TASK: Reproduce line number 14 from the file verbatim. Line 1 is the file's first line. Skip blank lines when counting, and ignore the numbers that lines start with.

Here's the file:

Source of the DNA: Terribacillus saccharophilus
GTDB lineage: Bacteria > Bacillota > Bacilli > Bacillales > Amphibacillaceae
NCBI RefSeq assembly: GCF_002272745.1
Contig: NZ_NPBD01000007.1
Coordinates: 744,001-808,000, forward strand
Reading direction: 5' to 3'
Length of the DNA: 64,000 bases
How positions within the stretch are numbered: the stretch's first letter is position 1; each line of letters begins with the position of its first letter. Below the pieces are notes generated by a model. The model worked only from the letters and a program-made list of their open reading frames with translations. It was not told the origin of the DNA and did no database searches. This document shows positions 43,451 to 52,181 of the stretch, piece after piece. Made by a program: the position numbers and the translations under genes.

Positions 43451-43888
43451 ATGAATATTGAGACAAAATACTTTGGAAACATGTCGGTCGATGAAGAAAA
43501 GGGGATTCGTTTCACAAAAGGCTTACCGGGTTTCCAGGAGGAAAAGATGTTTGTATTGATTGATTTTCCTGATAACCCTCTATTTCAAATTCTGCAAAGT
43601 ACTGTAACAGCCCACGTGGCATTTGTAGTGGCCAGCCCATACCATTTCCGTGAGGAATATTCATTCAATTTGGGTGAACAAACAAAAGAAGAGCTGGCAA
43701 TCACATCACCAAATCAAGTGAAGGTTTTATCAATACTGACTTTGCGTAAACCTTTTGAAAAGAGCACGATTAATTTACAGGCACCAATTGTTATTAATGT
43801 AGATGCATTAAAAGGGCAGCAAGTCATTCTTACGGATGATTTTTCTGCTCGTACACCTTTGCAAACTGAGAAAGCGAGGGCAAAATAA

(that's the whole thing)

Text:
43801 AGATGCATTAAAAGGGCAGCAAGTCATTCTTACGGATGATTTTTCTGCTCGTACACCTTTGCAAACTGAGAAAGCGAGGGCAAAATAA